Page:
Thursday, February 28, 2008

Omnes sancti Patriárchæ et Prophétæ.... (The Litany of the Saints)

Here's The Litany of the Saints, the version sung at John Paul II's funeral:

Follow along here, at It's a beautiful chant, isn't it? It's 10 full minutes - the YouTube limit, I believe - and you don't get a bit tired of it. The cantor has a beautiful voice; I remember thinking so as I watched it live. (Even though I have no particular fondness for John Paul II - he said and did some very harmful things while he was Pope, when it comes to the lives of gay people - I do like the still image on the YouTube video link. Very dramatic and quite beautiful; in fact, I suspect I would have liked him a lot - except for the virulent homophobia he seemed always compelled to express.)

Note, too: the Litany from the 1662 Book of Common Prayer looks to be very similar to the later sections of the Litany of the Saints. The English Reformers dropped the prayers to the saints, but retained the Supplications. I'm actually not sure how far back this chant goes, or how long it's been in its present form; I'll do a little research on that and post again.

EDIT: Here's New Advent on the Litany of the Saints, which it says is "of great antiquity":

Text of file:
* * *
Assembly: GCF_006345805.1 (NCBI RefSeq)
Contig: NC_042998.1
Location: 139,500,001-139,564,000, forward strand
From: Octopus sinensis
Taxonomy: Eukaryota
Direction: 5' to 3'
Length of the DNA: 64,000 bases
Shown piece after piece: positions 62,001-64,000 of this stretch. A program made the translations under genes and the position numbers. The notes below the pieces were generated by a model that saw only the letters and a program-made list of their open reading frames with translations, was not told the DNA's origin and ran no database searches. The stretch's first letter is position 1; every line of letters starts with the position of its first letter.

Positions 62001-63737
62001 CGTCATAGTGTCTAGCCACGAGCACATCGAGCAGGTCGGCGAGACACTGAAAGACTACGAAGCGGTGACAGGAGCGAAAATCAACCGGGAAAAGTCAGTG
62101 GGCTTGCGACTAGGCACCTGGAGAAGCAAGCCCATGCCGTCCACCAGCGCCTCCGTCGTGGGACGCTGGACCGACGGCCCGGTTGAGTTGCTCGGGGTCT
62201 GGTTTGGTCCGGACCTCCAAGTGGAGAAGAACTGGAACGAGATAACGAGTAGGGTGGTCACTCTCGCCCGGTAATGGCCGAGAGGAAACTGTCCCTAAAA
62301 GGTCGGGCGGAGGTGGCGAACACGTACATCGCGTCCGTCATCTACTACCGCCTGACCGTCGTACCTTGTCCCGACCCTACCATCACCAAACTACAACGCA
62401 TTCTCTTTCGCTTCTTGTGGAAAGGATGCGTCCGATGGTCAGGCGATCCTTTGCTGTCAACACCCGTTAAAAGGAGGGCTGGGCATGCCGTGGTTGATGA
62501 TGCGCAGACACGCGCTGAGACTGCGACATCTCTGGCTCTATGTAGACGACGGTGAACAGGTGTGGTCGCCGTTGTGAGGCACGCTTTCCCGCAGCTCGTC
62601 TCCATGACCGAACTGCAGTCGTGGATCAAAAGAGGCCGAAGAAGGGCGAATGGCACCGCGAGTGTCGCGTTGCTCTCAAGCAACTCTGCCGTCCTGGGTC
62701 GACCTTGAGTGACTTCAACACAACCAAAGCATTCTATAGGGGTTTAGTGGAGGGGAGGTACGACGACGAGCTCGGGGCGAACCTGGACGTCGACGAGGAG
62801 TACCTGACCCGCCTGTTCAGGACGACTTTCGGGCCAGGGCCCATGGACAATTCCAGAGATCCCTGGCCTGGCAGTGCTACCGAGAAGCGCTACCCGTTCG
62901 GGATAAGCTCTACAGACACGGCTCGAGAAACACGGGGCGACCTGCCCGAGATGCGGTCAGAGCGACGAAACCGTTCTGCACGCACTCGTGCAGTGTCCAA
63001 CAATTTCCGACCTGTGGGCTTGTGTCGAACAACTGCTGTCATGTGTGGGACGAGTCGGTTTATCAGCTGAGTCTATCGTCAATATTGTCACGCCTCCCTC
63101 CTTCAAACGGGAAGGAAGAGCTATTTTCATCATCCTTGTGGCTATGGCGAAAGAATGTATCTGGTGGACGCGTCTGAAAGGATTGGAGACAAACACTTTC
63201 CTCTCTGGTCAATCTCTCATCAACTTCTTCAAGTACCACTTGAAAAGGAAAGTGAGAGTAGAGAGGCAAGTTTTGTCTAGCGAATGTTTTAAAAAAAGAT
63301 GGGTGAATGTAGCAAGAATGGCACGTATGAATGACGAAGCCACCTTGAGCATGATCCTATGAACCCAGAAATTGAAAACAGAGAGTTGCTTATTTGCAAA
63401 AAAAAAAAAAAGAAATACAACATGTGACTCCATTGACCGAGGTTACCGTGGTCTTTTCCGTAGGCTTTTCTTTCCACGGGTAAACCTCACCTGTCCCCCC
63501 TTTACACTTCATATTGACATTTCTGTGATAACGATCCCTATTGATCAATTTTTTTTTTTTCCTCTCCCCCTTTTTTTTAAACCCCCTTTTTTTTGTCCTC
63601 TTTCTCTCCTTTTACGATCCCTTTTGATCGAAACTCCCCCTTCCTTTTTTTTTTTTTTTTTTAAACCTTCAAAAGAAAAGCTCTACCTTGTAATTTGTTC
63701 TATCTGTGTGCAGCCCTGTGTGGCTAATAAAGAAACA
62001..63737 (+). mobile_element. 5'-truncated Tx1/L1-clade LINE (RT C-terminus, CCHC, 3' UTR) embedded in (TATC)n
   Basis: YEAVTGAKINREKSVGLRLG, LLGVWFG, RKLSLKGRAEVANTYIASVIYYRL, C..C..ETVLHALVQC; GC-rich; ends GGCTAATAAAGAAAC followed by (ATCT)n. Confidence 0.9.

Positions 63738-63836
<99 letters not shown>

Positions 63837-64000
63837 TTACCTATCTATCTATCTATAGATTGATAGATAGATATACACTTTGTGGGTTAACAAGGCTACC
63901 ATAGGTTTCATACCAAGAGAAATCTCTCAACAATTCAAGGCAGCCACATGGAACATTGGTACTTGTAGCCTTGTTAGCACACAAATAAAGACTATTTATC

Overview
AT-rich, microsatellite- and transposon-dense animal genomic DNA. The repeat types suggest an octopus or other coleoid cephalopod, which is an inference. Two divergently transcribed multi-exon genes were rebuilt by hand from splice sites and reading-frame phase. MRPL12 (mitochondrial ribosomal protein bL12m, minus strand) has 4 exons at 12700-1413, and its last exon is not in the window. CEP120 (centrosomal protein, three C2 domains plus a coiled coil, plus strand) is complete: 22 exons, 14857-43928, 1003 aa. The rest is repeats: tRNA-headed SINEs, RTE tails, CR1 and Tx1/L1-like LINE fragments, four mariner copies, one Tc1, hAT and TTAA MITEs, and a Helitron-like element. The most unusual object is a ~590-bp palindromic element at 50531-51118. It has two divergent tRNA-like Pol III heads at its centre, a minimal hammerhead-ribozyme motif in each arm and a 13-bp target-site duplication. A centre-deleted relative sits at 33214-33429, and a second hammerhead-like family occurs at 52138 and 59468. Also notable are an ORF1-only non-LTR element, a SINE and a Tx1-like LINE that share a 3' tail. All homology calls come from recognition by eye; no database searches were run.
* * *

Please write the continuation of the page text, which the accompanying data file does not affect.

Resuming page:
It was used in the "Litania Septiformis" of St. Gregory the Great, and in the procession of St. Mamertus. In the Eastern Church, litanies with the invocation of saints were employed in the days of St. Basil (d. 379) and of St. Gregory Thaumaturgus (d. about 270) (Basil, Ep. lxiii; Socrates, VI, viii, Sozomen, VIII, vii). It is not known when or by whom the litany was composed, but the order in which the Apostles are given, corresponding with that of the Canon of the Mass, proves its antiquity (Walafr. Strabo, "De Reb. Eccl.", xxiii).

Much more at the link.


RFSJ said...

Thanks for all you're doing in compiling this. I think this is partly for a Ph.D thesis, right? even if so, it's wonderful to have it all in one place.

Lenten blessings,


bls said...

Nope - strictly amateur. ;-)

Glad you like it, though, and thanks for commenting.

Anonymous said...

Unfortunately the church, and therefore the Pope, is compelled to express "virulent homophobia" as it is in accordance with church doctrine. The Church is there to speak the truth whether or not that truth is popular in society.

I dont see how what Pope John-Paul had to say had a real impact on the lives of gay people. Those that I know at least were not "damaged" by any of the opinions expressed.

This does not mean that there is no compassion for gay idividuals

bls said...

The Church has spoken many "truths" over the centuries that turned out later to be false. I'm sure you can think of some, but if you can't, just ask.

And I don't think you can possibly know who has been damaged by homophobia or not; thousands and thousands of gay people have committed suicide because of the hatred directed at them. And you obviously don't have any idea how difficult life still is for literally millions of gay people in the world; just because the West has ceased its persecution doesn't mean everybody has. I'd suggest reading up on this topic a bit, if you want to be taken at all seriously.


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